Saturday, 23 May 2009

The Lily Brand by Sandra Schwab

I'm a couple of days late with this one, so this is my TBR book for May, published in July 2005.

Troy Sacheverell is captured in France - a prisoner of war - he is sold to an evil woman to be a toy for her stepdaughter. Lillian wishes to escape her stepmother's clutches but it will not be so easy to get away from the twisted woman. Lillian ends up in England and through a twist of fate ends up married to Troy but their relationship is far from smooth and Camille - Lillian's stepmother - isn't finished with either of them.

Hmmm. I picked this up a while ago after reading a couple of favourable reviews. I've said it before, but will say it again, I'm not a big historicals fan and this one really didn't work for me.

At the beginning of the story, Troy is terribly abused by Lillian's stepmother and by association (for him) Lillian herself. I found the abuse disturbing - which I guess is the point.

Lillian takes refuge in stock phrases during times of stress - "What do you want of me?", "He's my responsibility". She is emotionally distant, in contrast Troy is full of anger that he vents in her direction. This doesn't seem to make him feel any better and he punches things a lot. Hence one of my problems with the story - it is very melodramatic.

My other problem - I know in an historical you have to allow for the traditions and etiquette of the time, but if at any point Lilly and Troy had just talked to each other...I guess it would have been a much shorter story. It's only towards the end when Troy and Lilly finally talk to one another that Troy is able to acknowledge Lilly was as much a victim as he was.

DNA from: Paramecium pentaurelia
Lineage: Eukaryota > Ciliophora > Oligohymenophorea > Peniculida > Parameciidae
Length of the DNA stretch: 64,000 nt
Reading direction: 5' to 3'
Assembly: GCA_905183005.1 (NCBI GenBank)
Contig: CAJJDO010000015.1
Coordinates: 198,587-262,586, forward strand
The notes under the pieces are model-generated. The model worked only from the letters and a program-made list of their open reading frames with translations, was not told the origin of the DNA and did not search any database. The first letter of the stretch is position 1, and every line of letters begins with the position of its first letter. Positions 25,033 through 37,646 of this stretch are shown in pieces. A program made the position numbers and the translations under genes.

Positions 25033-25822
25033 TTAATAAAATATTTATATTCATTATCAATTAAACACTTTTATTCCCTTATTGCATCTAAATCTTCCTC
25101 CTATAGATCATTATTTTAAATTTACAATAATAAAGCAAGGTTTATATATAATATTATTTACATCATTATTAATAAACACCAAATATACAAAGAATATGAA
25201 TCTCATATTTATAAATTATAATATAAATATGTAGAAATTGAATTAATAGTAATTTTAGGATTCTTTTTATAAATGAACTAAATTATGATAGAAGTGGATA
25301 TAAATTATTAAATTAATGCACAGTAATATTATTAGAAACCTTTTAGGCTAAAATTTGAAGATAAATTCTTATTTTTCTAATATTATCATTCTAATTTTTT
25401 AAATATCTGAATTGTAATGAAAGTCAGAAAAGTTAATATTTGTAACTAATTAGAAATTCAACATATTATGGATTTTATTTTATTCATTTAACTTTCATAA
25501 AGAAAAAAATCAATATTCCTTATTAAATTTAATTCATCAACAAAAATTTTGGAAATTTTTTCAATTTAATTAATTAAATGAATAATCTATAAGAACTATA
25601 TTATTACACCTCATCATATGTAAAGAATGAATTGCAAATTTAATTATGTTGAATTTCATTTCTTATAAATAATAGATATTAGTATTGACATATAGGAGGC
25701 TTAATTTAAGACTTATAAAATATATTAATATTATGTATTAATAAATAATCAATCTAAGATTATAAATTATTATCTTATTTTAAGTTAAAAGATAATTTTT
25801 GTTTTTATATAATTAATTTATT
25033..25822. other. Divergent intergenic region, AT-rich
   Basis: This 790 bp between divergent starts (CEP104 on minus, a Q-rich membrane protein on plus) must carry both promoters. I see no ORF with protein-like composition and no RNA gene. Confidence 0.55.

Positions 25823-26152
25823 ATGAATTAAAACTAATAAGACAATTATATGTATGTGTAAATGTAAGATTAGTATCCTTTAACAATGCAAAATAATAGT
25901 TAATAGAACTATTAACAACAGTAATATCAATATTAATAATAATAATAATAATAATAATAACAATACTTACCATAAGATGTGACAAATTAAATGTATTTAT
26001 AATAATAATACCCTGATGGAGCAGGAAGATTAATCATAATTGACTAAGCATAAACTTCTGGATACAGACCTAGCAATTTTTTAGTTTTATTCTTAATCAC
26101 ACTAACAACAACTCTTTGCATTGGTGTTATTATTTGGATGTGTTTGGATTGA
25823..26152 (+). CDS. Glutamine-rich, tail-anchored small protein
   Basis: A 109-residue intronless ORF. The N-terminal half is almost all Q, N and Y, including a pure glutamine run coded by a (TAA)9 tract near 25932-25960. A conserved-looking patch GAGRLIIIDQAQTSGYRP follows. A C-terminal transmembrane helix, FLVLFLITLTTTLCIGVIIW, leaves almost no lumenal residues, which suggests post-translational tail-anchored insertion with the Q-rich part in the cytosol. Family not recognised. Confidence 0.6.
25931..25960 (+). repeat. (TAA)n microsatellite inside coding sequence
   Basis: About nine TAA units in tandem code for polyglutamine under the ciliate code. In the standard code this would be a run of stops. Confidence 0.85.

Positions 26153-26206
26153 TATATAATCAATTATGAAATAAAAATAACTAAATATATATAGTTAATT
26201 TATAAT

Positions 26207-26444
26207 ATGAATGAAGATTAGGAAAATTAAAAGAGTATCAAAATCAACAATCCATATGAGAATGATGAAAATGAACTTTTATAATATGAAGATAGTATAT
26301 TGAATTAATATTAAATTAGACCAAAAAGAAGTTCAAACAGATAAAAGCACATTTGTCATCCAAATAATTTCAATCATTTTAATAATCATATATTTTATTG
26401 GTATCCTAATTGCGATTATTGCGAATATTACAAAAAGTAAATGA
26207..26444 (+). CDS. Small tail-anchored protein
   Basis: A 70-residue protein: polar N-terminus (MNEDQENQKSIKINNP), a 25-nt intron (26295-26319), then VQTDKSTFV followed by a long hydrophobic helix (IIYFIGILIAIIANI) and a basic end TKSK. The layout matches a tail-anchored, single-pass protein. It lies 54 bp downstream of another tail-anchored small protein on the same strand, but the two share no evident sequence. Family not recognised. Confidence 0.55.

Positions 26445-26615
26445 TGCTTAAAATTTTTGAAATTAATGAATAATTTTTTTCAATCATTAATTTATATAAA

I think this is one of the shortest reviews I've written, but there isn't really much more I want to say, other than to mention the part of the book I enjoyed. I've ungraded this review because the book hasn't really convinced me to start reading historicals again.

I did however like the introduction of Drake and Justin, Troy's friends who are in a relationship. Troy tries to protect them and gives them a haven at his home where they can be together without fear of discovery. The two of them add a much needed humanizing touch to the story and it's Lilly's discovery of them in an embrace that is my favourite scene in the book. She finally realizes there is such a thing as love.


Anonymous said...

I've found this author very melodramatic too.

Jill D. said...

It's so funny, because your review is so short, but reading it, for some reason it appeals to me. Go figure. I guess I read the word 'melodramatic' and I seem to be intrigued. No wonder why my TBR pile keeps growing leaps and bounds. I think I might have to research this one. What time period is it?

LesleyW said...

Anon - I like my melodrama in slightly more measured doses.

Jill - It's early 1800's, I don't have the book to hand at the moment. But if you want to read it, send me your address and I'll post my copy to you. It's a well-read copy, but it's still got all its pages. I had to pick it up second-hand as it was very difficult to get hold of at the time.

My e-mail addy is

lesley7312 at yahoo dot com